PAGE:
Woman with ringing in her ears.

You learn to adapt to living with tinnitus. In order to drown out the persistent ringing, you always keep the TV on. The loud music at happy hour makes your tinnitus a lot worse so you avoid going out with your friends. You’re always going in to try new techniques and therapies. Ultimately, your tinnitus just becomes something you integrate into your day-to-day life.

The main reason is that tinnitus has no cure. But that may be changing. A study published in PLOS Biology appears to offer hope that we may be getting closer to a lasting and effective cure for tinnitus. Until that happens, hearing aids can be really helpful.

Tinnitus Has a Cloudy Set of Causes

Tinnitus typically is experienced as a ringing or buzzing in the ear (though, tinnitus could present as other sounds too) that do not have an external cause. Tinnitus is really common and millions of people cope with it on some level.

It’s also a symptom, broadly speaking, and not a cause unto itself. In other words, something causes tinnitus – there’s a root issue that produces tinnitus symptoms. One of the reasons why a “cure” for tinnitus is elusive is that these root causes can be hard to narrow down. There are a number of reasons why tinnitus can occur.

True, most individuals attribute tinnitus to hearing loss of some kind, but even that relationship is unclear. There’s a correlation, sure, but not all individuals who have tinnitus also have hearing loss (and vice versa).

A New Culprit: Inflammation

Research published in PLOS Biology detailed a study led by Dr. Shaowen Bao, an associate professor of physiology at the Arizona College of Medicine in Tuscon. Mice who had noise-induced tinnitus were experimented on by Dr. Bao. And what she and her team found indicates a tinnitus culprit: inflammation.

According to the tests and scans done on these mice, inflammation was seen around the areas of the brain responsible for listening. As inflammation is the body’s response to damage, this finding does suggest that noise-induced hearing loss may be causing some damage we don’t completely comprehend yet.

But this discovery of inflammation also leads to the potential for a new type of treatment. Because we know (generally speaking) how to handle inflammation. The symptoms of tinnitus went away when the mice were given drugs that impeded inflammation. Or, at least, those symptoms were no longer observable.

So is There a Magic Pill That Cures Tinnitus?

This research does appear to indicate that, eventually, there might actually be a pill for tinnitus. Imagine if you could just pop a pill in the morning and keep tinnitus at bay all day without needing to resort to all those coping mechanisms.

That’s certainly the goal, but there are a number of huge hurdles in the way:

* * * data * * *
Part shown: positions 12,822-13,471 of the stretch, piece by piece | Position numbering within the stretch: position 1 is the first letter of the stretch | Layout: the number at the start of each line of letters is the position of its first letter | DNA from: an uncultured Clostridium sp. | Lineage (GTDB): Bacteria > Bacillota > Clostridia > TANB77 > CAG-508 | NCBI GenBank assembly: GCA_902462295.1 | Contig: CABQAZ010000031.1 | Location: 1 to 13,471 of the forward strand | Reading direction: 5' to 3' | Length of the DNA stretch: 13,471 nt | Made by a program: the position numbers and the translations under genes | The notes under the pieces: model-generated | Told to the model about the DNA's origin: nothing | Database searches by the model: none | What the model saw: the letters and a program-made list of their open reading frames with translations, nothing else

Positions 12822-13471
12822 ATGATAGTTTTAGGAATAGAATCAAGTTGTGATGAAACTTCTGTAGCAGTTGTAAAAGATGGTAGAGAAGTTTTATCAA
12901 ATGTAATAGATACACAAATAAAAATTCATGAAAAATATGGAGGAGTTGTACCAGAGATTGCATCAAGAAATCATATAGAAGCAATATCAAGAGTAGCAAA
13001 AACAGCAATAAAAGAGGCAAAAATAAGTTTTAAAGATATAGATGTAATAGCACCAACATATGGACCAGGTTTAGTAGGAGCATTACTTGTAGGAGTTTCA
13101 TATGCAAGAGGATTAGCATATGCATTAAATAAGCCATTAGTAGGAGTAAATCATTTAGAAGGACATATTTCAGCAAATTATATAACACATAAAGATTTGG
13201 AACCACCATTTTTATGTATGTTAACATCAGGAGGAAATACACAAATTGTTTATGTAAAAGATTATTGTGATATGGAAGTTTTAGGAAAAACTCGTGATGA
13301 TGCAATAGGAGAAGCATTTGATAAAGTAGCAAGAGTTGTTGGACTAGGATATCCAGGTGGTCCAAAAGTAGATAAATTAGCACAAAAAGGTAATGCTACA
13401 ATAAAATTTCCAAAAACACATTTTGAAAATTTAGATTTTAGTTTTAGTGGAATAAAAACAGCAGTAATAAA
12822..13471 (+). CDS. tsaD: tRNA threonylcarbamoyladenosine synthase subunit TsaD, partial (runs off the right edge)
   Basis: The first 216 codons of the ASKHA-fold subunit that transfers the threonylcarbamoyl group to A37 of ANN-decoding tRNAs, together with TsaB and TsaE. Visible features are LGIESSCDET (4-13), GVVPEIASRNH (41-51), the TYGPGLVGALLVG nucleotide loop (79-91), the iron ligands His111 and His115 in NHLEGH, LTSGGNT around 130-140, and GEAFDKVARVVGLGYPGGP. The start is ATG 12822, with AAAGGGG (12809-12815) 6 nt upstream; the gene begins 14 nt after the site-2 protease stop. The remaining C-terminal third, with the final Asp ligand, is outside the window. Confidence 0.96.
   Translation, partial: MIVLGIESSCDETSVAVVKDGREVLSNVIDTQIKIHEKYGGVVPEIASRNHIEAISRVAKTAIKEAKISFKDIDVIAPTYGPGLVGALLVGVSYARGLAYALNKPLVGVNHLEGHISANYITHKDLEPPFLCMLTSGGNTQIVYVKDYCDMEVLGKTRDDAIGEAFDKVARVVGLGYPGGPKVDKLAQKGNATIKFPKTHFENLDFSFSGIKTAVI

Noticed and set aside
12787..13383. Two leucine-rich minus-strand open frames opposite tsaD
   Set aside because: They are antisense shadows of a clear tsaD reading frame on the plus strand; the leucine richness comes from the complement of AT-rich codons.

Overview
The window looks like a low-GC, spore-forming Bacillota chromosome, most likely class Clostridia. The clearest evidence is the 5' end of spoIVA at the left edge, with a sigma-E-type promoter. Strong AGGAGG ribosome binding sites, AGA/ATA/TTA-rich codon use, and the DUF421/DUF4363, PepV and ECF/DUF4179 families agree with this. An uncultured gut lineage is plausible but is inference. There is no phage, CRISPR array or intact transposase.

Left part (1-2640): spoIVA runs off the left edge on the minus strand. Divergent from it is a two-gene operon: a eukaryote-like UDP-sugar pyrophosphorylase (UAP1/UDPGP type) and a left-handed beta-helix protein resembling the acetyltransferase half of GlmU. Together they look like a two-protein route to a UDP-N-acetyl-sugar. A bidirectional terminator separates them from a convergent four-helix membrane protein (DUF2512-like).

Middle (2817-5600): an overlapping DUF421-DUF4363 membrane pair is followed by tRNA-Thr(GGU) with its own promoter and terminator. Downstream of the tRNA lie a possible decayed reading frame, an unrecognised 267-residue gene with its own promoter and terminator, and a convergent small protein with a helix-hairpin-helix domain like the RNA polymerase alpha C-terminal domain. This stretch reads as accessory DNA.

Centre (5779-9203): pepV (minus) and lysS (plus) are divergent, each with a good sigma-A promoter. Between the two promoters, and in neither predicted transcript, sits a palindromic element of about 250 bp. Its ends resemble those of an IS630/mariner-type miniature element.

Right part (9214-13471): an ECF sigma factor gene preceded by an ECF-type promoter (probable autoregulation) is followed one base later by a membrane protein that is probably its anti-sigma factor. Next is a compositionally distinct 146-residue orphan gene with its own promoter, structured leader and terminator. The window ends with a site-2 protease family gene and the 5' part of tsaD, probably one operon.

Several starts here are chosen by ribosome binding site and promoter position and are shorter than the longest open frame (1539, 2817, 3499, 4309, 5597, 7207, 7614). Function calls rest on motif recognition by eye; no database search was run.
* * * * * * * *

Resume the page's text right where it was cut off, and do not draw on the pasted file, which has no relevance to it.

• The precise cause of tinnitus will be distinct from person to person; whether all or even most instances of tinnitus are connected to some kind of inflammation is still hard to identify.
  • First, these experiments were conducted on mice. Before this approach is considered safe for humans, there’s still a substantial amount of work to do.
  • Any new approach needs to be demonstrated to be safe; it may take some time to identify specific side effects, complications, or issues related to these specific inflammation-blocking medications.

So it may be a while before we have a pill for tinnitus. But it’s a real possibility in the future. That’s significant hope for your tinnitus down the road. And numerous other tinnitus treatments are also being studied. Every new breakthrough, every new bit of knowledge, brings that cure for tinnitus just a little bit closer.

What Can You do Now?

For now, individuals with tinnitus should feel optimistic that in the future there will be a cure for tinnitus. Although we don’t have a cure for tinnitus, there are some contemporary treatments that can produce real benefits.

Some methods include noise-cancellation devices or cognitive therapies designed to help you ignore the sounds related to your tinnitus. Hearing aids often offer relief for many people. You don’t need to go it alone despite the fact that a cure is probably several years away. Spending less time thinking about the ringing in your ears and more time doing the things you love can happen for you by getting the right treatment.

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The site information is for educational and informational purposes only and does not constitute medical advice. To receive personalized advice or treatment, schedule an appointment.
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